A biweekly roundup of automotive news, good, bad and just plain weird:
Electric Boxsters and Caymans on the way
This week, with gas prices at an all-time high and projected to go even higher, I thought it’d be a good idea to skew the news towards the greener side of things. But that doesn’t mean boring.
Instead, let’s kick off by taking a look at what Porsche’s got in the pipeline for relatively affordable two-seater fun. The 718 Cayman and Boxster are the ones you want in the Porsche range for the purest feel (assuming you can’t find an air-cooled classic that’s to your liking), and coming soon, they’ll be combining that purity with cleaner-running technology.
Expected to launch as early as 2022, the full electric Cayman and Boxster will come with a range of around 300 kilometres. Likely, that range will drop if you start booting around as if you’re at the wheel of, well, a Porsche.
Thus, Porsche is also working on a hybridized version, potentially plug-in hybrid, that’d be connected to the current four-cylinder turbocharged engine. With the Boxster/Cayman not due for a full model change until 2023, this’d be a way for Porsche to jump through emissions hoops while still offering an entry-level sports car.
Given how thunderingly quick the long-named Panamera Turbo S e-Hybrid is, a hybridized Boxster will likely be perfect for blending urban commuting with the odd early morning jaunt up to Pemberton.
Mind you, if you can afford the insurance on a modern Porsche, perhaps paying a little extra for fuel is not such a pain. If so, Porsche is also introducing a carbon offset program that lets owners fund projects like solar or wind generation to offset the emissions of driving around in something like a 911 GT3 on the weekend.
Volkswagen to electrify Nürburgring
Volkswagen, the people’s car. Well, not this thing: the ID R is a 680 horsepower carbon fibre monster that blitzed the Pikes Peak hill climb record last year. Now, VW’s looking to take it to the most famous racetrack in the world.
What good’s a Nürburgring record? Not much really, apart from the bragging rights. Still, when a pure electric car can take on one of the longest and most challenging tracks out there, all the everyday complaining about range and so forth tends to go out the window.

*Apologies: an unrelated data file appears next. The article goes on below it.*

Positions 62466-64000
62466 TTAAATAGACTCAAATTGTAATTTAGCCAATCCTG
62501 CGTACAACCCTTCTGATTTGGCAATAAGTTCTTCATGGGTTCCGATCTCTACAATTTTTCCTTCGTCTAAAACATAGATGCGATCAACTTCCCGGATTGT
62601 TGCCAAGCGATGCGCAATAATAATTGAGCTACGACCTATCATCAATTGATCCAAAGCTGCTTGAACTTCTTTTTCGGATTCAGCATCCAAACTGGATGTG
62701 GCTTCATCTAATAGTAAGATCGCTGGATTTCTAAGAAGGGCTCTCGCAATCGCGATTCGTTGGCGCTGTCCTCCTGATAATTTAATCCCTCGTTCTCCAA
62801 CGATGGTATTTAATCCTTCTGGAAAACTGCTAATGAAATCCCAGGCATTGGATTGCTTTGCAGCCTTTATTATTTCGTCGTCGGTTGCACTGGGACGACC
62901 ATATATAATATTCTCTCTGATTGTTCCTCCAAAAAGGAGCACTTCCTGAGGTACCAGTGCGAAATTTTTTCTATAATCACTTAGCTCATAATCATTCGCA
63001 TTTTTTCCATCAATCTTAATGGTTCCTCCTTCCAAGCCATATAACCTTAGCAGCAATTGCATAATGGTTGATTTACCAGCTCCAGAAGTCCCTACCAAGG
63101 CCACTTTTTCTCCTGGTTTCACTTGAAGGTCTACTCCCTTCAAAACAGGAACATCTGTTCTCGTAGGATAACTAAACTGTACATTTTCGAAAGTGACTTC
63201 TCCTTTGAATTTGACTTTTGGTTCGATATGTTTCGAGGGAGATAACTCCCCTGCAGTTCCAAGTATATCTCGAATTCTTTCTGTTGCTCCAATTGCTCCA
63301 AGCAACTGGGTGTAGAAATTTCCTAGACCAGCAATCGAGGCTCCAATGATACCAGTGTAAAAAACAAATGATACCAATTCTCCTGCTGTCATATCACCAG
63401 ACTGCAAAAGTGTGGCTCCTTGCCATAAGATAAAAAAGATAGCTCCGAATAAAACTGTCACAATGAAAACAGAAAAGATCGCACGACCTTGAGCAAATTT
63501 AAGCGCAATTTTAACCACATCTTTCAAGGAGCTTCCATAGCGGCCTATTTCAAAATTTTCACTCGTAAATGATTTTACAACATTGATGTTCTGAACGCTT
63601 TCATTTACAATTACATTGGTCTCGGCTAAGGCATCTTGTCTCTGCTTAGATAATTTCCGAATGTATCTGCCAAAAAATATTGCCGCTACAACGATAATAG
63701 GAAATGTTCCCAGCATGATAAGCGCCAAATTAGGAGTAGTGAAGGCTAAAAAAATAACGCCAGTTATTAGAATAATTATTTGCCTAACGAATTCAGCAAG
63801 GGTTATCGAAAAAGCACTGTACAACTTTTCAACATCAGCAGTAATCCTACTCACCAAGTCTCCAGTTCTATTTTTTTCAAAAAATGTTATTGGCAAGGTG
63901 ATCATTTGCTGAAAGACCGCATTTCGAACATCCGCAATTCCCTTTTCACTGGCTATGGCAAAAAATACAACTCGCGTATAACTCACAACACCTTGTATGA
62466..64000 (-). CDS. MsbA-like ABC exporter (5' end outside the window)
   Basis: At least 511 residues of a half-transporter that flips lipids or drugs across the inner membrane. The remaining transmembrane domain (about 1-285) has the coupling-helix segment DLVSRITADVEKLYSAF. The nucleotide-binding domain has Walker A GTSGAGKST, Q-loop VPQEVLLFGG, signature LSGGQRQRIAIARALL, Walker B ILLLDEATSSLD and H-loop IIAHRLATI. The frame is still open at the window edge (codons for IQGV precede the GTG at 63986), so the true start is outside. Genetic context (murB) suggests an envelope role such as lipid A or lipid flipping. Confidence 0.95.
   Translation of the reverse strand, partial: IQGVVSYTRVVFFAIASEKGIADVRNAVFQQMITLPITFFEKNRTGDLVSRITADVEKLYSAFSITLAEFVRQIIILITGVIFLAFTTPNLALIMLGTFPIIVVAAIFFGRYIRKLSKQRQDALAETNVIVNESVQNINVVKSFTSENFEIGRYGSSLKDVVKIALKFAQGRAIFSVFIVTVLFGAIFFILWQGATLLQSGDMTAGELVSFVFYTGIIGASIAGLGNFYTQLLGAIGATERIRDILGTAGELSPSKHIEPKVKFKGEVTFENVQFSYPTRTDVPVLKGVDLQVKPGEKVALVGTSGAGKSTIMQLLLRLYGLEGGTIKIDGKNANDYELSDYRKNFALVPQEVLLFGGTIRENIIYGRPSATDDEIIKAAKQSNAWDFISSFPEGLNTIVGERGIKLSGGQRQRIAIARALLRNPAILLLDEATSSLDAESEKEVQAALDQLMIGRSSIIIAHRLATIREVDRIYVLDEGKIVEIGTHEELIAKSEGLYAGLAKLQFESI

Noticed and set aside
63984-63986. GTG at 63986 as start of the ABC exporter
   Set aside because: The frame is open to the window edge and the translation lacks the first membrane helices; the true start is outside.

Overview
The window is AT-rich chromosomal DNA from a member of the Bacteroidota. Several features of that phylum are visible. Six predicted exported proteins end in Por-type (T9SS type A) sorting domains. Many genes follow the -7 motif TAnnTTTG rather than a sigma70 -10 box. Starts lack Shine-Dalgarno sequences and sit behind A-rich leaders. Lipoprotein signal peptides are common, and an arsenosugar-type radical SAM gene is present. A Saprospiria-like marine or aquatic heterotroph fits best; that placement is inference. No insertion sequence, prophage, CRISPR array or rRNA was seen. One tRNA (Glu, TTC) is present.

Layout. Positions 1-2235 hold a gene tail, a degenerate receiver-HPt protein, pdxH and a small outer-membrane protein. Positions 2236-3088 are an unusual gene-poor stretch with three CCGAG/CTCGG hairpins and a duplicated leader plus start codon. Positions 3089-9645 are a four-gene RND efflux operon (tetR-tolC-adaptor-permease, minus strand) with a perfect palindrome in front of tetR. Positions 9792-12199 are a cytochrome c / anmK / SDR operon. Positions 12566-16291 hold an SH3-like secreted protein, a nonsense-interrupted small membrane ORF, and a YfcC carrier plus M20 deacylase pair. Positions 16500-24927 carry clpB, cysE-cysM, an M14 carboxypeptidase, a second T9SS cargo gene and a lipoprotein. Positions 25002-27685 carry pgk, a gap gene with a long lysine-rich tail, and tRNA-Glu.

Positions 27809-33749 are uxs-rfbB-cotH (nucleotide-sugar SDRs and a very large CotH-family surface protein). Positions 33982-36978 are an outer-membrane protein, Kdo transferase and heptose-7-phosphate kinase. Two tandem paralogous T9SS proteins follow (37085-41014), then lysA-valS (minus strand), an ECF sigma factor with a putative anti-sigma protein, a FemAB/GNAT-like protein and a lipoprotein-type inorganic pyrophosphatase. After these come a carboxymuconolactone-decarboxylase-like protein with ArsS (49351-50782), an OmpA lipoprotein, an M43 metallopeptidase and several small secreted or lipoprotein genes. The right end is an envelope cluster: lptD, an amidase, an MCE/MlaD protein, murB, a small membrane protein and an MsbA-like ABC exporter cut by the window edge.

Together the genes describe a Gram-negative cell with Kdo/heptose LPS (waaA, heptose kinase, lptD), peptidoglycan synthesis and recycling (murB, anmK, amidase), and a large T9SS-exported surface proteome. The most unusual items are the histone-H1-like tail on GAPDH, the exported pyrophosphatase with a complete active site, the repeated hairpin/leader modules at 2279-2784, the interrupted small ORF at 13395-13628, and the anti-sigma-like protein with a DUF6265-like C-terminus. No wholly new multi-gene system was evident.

Secondly, VW intends to use its massive quick-chargers to minimize pit stop times between runs. These can charge the ID R back up to maximum in about 20 minutes. Racing technology often eventually trickles down to road car use, so perhaps you might be able to do the same in your e-Beetle some day.
And last, any time a driver, a fast machine, and a team of engineers try to take on a record, it becomes a pretty great story. You don’t even have to like EVs to cheer on VW’s attempt at getting into the record books.
Jaguar I-Pace wins world car of the year
An all-electric British car? The jokes write themselves. Short jokes, mostly.
However, for all the stereotypes out there, the Jaguar I-Pace is a very good take on what the electrified present can offer. It’s as luxurious as a Range Rover, as quick as an F-Type, and produces no emissions like your neighbour’s V-12 XJS project car that hasn’t run since 1996.
Now, a team of 86 jurors from 24 countries have voted to give the I-Pace the award for being the best car in the world. High praise indeed, and they certainly have a point.
However, the I-Pace is also eye-wateringly expensive, and I absolutely can’t recommend owning any Jaguar-Land Rover product without an ironclad warranty. The I-Pace can have the glory, but perhaps cast your own vote on something like an ordinary Nissan Leaf, humble, but affordable and faithful.
Charger Widebody bound for production
And now, as John Cleese would say, for something completely different. Yes, commuting in an EV is the best way to ease your wallet at the pump and be very sensible and grown up. Eat your vegetables, only drink water, and get eight hours of sleep every night. Or....
Or, he said, check out this wheeled bazooka, the Widebody variant of the Dodge Charger. Essentially the same boneheaded recipe that Dodge has been cranking out with its Challenger coupe, the Charger Widebody gets big flares, fat tires, and a supercharged V-8 that sucks down dino juice like it itself was a dinosaur. Expect nearly 800 h.p. and seating for five.
Is it childish? Yes, like Chuck E. Cheese on methamphetamines. However, since the Charger is based on an old Mercedes-Benz E-Class chassis, could we claim that this is actually recycling? What if we also bought an e-bike and just lit up the dragstrip on weekends? Maybe get it painted F8 Green so we can claim it was the green choice?
Watch this space for all the week’s best and worst of automotive news, or submit your own auto oddities to email@example.com.